Whether it’s home to tools, hardware, or just a spot to stop and think; sheds are a staple part of most gardens. But when it comes to deciding on which type is right for you, it can be difficult to settle on a build that fits your unique needs. So, which shed is best for the modern homeowner?
Number 1 – Wood
Of course, it’s hard to beat a classic and there could never be any doubt that the wooden shed was going to come top of our list. A perennial favourite for a reason, wood not only looks fantastic but is a great all-rounder for strength, utility, and overall versatility. Available in a range of styles and shapes, every build is unique and can add value by protecting the items within and looking gorgeous at the bottom of your garden.
Attractive: No matter what it’s used for, a wooden shed will always stand out come rain or shine. And if you get tired of it, a quick coat of stain or paint can completely transform it in an afternoon.
Durable: For centuries, timber has been used to create strong, secure dwellings and your shed is no different. Whether it is buffeting winds, pelting hail, or even forced entry, a well-built wooden shed is more than up to the task.
Upkeep: A wooden shed’s natural timbers do require regular maintenance to get the most out of them – whether it’s by varnishing, rot treatment, or parts replacement. Luckily, most modern hardware stores stock all-in-one coatings that can significantly delay or prevent damage entirely; keeping it pristine for longer.
In short: A timeless classic that can’t be beaten.
Number 2. Plastic
A flexible option for those looking for a no-fuss approach, plastic sheds have grown in popularity over the last decade – advances in moulding and design have made them a perfectly viable alternative to conventional metal or wood structures. Often built to order, plastic can be a fantastic addition to your garden, providing that it’s right for the job you have in mind.
Plastic fantastic: Plastic is not only lightweight but invulnerable to rust, rot and air exposure. A plastic shed will not need ‘touch-ups’ and – aside from the odd hose down to remove dirt – can normally be cleaned inside and out within an hour.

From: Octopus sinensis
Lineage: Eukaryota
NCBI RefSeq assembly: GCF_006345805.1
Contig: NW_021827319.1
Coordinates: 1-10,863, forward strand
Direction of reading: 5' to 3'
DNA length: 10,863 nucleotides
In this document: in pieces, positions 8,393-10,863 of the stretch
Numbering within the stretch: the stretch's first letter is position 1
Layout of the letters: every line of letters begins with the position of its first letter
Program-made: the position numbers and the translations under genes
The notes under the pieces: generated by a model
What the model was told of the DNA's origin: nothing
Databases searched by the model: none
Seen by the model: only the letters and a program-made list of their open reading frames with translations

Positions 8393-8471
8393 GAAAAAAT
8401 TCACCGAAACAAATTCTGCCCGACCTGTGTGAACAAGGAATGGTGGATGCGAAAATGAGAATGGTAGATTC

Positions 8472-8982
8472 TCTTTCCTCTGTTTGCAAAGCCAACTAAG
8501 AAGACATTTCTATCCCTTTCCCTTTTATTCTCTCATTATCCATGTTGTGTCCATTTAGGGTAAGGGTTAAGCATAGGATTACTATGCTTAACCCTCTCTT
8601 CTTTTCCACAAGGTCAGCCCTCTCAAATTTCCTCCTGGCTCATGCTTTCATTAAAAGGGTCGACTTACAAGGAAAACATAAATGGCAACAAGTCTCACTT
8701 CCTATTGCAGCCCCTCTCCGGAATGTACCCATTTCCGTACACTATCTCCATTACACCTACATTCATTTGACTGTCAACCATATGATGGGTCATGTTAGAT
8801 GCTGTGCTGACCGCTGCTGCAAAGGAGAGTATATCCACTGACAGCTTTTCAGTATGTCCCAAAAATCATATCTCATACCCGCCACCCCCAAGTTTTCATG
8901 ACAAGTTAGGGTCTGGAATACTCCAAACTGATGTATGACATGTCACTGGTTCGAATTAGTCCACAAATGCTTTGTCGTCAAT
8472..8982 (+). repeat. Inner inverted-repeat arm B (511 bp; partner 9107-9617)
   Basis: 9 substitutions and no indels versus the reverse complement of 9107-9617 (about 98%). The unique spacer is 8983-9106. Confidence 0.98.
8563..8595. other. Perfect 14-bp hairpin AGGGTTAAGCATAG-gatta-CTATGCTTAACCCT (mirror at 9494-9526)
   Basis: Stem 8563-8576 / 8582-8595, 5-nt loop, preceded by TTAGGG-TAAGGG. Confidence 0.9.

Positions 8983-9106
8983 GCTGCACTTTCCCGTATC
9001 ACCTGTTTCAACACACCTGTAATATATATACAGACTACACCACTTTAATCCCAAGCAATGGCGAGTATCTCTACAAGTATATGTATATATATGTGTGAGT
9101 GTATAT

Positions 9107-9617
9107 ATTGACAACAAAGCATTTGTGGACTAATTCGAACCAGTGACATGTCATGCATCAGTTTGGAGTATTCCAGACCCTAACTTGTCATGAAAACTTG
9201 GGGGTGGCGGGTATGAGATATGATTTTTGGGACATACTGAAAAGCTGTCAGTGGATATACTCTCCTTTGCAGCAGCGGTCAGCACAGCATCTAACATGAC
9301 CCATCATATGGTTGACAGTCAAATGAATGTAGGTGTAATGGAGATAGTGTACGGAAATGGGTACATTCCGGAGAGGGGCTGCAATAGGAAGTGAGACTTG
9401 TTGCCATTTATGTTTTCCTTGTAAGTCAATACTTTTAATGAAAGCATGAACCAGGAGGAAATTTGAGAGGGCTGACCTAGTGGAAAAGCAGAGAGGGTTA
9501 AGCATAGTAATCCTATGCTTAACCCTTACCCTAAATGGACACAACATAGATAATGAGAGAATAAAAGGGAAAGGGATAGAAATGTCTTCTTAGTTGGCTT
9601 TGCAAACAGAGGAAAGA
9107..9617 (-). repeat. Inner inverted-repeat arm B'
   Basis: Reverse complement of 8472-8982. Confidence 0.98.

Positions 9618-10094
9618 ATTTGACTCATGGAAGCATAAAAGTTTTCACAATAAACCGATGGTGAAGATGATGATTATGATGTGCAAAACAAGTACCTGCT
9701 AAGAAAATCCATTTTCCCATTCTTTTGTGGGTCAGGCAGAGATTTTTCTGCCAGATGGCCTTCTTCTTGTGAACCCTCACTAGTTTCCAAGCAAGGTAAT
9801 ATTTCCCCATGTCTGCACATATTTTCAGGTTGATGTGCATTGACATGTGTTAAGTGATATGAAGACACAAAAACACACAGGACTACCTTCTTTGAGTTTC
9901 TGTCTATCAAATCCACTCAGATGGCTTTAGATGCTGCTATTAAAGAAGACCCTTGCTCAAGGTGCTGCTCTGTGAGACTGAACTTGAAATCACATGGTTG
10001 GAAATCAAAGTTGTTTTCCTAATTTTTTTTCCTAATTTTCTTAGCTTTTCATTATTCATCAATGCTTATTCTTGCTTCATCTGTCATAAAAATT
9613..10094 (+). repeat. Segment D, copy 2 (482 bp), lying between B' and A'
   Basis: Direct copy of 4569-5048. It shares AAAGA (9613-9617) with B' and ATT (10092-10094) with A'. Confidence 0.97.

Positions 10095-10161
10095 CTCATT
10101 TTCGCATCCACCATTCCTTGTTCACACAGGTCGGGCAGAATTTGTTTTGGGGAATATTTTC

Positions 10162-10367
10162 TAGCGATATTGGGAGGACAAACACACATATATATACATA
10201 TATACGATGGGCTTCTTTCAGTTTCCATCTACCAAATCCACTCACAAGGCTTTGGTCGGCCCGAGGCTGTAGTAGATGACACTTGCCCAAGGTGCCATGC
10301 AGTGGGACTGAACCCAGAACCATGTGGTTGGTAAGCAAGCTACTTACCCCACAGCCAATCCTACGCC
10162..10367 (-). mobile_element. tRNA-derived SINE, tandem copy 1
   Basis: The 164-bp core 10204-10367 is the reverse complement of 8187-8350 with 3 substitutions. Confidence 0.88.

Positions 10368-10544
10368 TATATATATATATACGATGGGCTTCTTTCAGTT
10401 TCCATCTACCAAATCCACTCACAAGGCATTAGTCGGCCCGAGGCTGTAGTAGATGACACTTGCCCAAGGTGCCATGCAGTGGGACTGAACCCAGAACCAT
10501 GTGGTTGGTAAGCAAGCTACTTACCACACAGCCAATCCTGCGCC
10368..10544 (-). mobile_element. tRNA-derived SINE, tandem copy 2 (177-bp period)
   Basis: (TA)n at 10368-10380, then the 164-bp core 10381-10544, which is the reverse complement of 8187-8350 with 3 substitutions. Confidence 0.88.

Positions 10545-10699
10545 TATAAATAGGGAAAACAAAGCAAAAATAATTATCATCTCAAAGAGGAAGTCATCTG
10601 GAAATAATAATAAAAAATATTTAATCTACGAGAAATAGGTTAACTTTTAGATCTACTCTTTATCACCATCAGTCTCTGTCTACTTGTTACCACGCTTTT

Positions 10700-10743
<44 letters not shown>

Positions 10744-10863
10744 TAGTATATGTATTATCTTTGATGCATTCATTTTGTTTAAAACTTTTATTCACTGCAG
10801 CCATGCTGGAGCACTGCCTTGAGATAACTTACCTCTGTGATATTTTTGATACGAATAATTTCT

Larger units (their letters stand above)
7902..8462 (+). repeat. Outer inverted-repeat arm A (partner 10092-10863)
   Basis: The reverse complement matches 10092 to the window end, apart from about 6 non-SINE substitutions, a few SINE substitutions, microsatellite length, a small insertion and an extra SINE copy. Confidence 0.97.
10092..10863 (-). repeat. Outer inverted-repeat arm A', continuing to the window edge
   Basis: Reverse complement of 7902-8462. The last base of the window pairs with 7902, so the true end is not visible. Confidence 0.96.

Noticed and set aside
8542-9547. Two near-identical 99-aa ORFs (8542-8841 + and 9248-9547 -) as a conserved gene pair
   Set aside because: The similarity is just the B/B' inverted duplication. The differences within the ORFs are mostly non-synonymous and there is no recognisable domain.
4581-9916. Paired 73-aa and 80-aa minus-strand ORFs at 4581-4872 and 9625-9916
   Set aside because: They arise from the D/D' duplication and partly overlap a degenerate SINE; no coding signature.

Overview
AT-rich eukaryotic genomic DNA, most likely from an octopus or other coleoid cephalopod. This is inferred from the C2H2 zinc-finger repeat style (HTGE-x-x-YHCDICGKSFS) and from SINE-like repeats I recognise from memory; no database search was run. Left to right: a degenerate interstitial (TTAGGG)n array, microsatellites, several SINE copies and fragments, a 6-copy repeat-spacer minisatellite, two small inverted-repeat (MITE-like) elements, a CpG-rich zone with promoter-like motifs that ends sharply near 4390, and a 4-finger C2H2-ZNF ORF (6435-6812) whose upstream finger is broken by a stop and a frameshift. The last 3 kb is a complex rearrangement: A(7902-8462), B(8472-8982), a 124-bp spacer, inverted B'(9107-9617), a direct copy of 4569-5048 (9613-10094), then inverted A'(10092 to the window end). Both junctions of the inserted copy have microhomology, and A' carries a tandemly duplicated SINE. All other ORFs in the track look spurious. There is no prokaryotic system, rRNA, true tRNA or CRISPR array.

Weather resistant: Waterproof by nature, it’s no surprise that plastic sheds are popping up more often throughout the British Isles. The material’s semi-elastic nature means that it can also resist frost and even cope well with extremes of heat.
Durability: Plastic’s great price comes at the cost of strength. If you live in an area that suffers heavy winds or it’s placed near a tree line, your new shed could be in danger of getting damaged.
Security: You’ll also need to take into account its lack of durability. If you are planning on storing valuable tools, the only thing standing between an intruder and your bike will likely be a padlock. While this can be reinforced with metal, it will increase your final cost.
In short: An excellent pick for those with specific needs.
Number 3. Metal
Increasingly popular in gardens and industrial sites, a metal shed is often very quick to erect, and this high degree of flexibility means it can also be broken down quickly – allowing you to move your shed to catch the sun or provide shelter throughout the year for plants and tools.
Robust: Metal is a lot more hardy than frangible plastic or even fibrous timber. This makes it perfect for high-use sites or storing valuable items at night and preventing damage from weather or from regular use.
Value: A metal shed is produced using cheaper elements but still provides an attractive finish.
Maintenance: While metal sheds may not rot or fragment, they can be very vulnerable to rust if exposed to the elements. While this can be mitigated by applying a vinyl or galvanised coating to the exterior, metal such as tin can quickly suffer under inclement weather.
What you see is what you get: Unlike other types of shed, metal is hard to modify and even a skilled professional can be left with something that is weaker than before.
In short: A good choice for those on a budget.